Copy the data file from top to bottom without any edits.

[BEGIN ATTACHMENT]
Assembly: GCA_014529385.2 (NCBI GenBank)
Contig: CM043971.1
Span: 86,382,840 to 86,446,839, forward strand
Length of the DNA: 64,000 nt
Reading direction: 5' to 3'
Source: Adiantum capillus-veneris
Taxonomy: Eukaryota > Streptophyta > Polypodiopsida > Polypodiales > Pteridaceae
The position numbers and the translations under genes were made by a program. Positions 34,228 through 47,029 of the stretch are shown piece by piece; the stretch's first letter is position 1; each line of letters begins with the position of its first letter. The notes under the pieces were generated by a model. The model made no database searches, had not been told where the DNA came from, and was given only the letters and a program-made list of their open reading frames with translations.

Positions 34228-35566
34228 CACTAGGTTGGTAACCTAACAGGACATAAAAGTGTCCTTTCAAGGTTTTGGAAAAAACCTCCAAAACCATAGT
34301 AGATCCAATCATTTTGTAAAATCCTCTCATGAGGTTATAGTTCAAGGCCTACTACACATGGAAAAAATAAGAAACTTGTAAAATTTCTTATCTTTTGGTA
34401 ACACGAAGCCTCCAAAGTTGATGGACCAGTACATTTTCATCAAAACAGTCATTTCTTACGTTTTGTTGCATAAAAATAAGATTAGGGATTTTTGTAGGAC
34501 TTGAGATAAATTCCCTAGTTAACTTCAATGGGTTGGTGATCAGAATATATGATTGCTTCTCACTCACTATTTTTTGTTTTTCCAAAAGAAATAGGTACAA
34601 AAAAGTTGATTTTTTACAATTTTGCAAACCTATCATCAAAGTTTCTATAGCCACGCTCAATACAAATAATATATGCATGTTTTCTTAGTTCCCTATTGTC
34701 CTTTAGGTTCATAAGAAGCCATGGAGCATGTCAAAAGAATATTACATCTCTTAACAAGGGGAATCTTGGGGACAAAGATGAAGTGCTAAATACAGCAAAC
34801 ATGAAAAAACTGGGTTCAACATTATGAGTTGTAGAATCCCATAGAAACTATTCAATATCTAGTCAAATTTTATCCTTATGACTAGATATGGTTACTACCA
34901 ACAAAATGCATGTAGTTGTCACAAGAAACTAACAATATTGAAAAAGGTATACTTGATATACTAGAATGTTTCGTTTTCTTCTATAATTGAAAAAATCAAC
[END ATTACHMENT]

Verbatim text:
Assembly: GCA_014529385.2 (NCBI GenBank)
Contig: CM043971.1
Span: 86,382,840 to 86,446,839, forward strand
Length of the DNA: 64,000 nt
Reading direction: 5' to 3'
Source: Adiantum capillus-veneris
Taxonomy: Eukaryota > Streptophyta > Polypodiopsida > Polypodiales > Pteridaceae
The position numbers and the translations under genes were made by a program. Positions 34,228 through 47,029 of the stretch are shown piece by piece; the stretch's first letter is position 1; each line of letters begins with the position of its first letter. The notes under the pieces were generated by a model. The model made no database searches, had not been told where the DNA came from, and was given only the letters and a program-made list of their open reading frames with translations.

Positions 34228-35566
34228 CACTAGGTTGGTAACCTAACAGGACATAAAAGTGTCCTTTCAAGGTTTTGGAAAAAACCTCCAAAACCATAGT
34301 AGATCCAATCATTTTGTAAAATCCTCTCATGAGGTTATAGTTCAAGGCCTACTACACATGGAAAAAATAAGAAACTTGTAAAATTTCTTATCTTTTGGTA
34401 ACACGAAGCCTCCAAAGTTGATGGACCAGTACATTTTCATCAAAACAGTCATTTCTTACGTTTTGTTGCATAAAAATAAGATTAGGGATTTTTGTAGGAC
34501 TTGAGATAAATTCCCTAGTTAACTTCAATGGGTTGGTGATCAGAATATATGATTGCTTCTCACTCACTATTTTTTGTTTTTCCAAAAGAAATAGGTACAA
34601 AAAAGTTGATTTTTTACAATTTTGCAAACCTATCATCAAAGTTTCTATAGCCACGCTCAATACAAATAATATATGCATGTTTTCTTAGTTCCCTATTGTC
34701 CTTTAGGTTCATAAGAAGCCATGGAGCATGTCAAAAGAATATTACATCTCTTAACAAGGGGAATCTTGGGGACAAAGATGAAGTGCTAAATACAGCAAAC
34801 ATGAAAAAACTGGGTTCAACATTATGAGTTGTAGAATCCCATAGAAACTATTCAATATCTAGTCAAATTTTATCCTTATGACTAGATATGGTTACTACCA
34901 ACAAAATGCATGTAGTTGTCACAAGAAACTAACAATATTGAAAAAGGTATACTTGATATACTAGAATGTTTCGTTTTCTTCTATAATTGAAAAAATCAAC